Can I get the feed-in tariff and a grant?
Posted by Cathy Debenham on 7 July 2010 at 12:15 pm
Community groups and schools that received Low Carbon Building Programme (LCBP) phase 2 grants have been told that if they want to receive the feed-in tariff they will have to pay the grant back. As many of them went ahead and installed in the belief that they would be entitled to the feed-in tariffs, this is a huge blow, and there are lots of worried people about. They also don't know what they will be paid for electricity they generate or export if they choose not to pay the grant back.
A phone call to the Department of Energy and Climate Change (DECC) has clarified matters a bit:
State aid rules
The uncertainty arises because of the European Commission's State Aid rules. The aim of this control is to ensure that government interventions don't distort competition and trade inside the EU. The feed-in tariff has been passed as complying with the rules, but what's not clear is whether the feed-in tariff plus an additional grant complies. The decision has been passed from DECC officials to "the minister" to make, and until he does, the charities, community organisations, schools and other public sector bodies which received LCBP phase 2 grants will remain in an uncomfortabe stat of limbo. Once the decision is made it will be posted on the DECC website.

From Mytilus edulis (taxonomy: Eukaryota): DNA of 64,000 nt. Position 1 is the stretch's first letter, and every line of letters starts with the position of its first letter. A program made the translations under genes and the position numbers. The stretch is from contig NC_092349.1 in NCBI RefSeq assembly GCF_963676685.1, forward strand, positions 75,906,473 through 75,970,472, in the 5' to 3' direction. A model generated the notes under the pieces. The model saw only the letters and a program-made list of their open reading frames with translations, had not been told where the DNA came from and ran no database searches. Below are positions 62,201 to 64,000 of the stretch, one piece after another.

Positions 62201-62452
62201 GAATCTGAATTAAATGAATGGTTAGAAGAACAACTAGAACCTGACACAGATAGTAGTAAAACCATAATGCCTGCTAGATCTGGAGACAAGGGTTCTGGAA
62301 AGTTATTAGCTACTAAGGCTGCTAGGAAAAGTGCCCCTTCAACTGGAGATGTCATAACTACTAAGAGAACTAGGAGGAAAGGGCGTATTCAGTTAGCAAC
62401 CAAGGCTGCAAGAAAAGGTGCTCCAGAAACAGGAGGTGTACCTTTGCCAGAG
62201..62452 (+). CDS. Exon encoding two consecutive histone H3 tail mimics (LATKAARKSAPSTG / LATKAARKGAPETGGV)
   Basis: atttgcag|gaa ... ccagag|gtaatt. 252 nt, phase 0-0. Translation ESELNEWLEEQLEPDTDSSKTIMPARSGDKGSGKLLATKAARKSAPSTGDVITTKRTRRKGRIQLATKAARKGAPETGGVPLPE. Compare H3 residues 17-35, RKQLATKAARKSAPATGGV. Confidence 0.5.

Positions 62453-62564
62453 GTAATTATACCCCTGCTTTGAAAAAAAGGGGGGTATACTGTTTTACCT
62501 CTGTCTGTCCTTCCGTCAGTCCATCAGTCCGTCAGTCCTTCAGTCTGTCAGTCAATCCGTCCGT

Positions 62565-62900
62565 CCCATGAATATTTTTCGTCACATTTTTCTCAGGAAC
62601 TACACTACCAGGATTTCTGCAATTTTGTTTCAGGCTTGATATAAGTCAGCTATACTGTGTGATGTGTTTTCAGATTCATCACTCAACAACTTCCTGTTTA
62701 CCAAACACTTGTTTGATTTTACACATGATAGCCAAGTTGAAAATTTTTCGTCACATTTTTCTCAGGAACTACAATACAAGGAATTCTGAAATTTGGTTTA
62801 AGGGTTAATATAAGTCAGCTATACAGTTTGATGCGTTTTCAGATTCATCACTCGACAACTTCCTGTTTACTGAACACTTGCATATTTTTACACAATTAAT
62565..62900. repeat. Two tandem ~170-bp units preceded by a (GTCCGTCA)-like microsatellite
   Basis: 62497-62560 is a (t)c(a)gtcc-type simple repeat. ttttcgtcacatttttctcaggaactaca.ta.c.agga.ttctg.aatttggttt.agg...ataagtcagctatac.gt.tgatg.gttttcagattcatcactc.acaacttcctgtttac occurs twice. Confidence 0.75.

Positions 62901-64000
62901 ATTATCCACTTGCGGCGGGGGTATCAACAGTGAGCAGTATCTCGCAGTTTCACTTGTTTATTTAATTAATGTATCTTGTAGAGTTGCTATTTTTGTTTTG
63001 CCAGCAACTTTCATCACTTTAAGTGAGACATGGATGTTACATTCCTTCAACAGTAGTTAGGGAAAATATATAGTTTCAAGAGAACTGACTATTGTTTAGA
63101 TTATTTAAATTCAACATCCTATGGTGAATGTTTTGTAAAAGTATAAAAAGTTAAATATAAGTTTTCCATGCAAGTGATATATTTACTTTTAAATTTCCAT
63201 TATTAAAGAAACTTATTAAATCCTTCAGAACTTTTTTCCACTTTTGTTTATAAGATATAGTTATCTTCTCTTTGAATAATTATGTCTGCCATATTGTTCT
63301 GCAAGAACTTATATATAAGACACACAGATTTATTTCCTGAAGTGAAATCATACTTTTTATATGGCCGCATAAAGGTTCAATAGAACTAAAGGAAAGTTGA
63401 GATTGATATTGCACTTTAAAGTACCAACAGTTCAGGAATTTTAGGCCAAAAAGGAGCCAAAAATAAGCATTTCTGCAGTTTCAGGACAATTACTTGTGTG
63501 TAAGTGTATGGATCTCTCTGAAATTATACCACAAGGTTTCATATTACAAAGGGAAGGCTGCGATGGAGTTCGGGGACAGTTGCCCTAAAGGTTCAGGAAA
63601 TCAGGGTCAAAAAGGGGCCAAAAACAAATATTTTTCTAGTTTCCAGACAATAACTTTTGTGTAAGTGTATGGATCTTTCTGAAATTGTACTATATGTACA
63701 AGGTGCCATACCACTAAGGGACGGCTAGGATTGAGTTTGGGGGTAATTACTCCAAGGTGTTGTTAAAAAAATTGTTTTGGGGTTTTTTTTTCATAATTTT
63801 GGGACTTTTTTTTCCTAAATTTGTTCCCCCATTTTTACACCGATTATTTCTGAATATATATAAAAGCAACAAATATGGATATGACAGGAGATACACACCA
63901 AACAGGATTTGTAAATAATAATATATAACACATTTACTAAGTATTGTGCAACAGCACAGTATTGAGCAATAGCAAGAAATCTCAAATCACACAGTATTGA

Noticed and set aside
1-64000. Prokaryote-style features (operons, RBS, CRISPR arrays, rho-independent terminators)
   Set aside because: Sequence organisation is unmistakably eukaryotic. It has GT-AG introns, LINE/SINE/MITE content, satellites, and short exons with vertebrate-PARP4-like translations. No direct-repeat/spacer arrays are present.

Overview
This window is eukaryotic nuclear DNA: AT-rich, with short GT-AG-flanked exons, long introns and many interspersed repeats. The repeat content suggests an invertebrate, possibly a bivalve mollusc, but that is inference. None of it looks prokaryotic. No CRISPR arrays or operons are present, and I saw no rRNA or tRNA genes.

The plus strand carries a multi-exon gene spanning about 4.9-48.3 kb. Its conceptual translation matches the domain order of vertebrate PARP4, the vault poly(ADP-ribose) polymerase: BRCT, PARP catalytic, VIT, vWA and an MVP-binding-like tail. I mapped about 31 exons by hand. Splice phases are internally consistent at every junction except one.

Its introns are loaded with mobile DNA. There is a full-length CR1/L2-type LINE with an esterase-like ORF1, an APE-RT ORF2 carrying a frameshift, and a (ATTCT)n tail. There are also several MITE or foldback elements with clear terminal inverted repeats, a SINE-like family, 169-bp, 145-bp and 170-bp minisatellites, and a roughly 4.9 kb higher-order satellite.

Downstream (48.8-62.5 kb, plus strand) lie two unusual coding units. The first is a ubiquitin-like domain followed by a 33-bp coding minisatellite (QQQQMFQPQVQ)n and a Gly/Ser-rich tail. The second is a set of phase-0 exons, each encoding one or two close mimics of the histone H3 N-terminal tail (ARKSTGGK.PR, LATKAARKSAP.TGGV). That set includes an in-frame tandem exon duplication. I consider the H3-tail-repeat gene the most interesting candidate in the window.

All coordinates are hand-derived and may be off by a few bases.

So what does it mean for me?
If you got a domestic LCBP grant to install solar panels, a wind turbine, or micro hydro, and installed on or after 15 July 2009 then you are eligible for the feed-in tariff at the full rate for your size of installation, and can keep the grant.
If you got a domestic LCBP grant to install prior to July 2009, then you get the early adopters rate of feed-in tariff, and keep the grant.
Organisations that received LCBP phase 2 grants must wait and see. Keep an eye on the DECC website (and this site) for updates.
Farmers hoping to benefit from the EU's Agricultural Fund for Rural Development which is offering grants from £10,000 to £60,000, or up to 40% of the cost of installing a wind turbine, should also wait, and keep an eye on the DECC website for the State Aid decision.
Photo by Colin Gregory Palmer
If you have a question about anything in the above blog, please ask it in the comments section below.
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